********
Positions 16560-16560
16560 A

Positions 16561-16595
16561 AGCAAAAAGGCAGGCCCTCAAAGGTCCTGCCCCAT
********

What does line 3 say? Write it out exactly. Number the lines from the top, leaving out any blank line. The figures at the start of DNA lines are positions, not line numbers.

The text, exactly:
Positions 16561-16595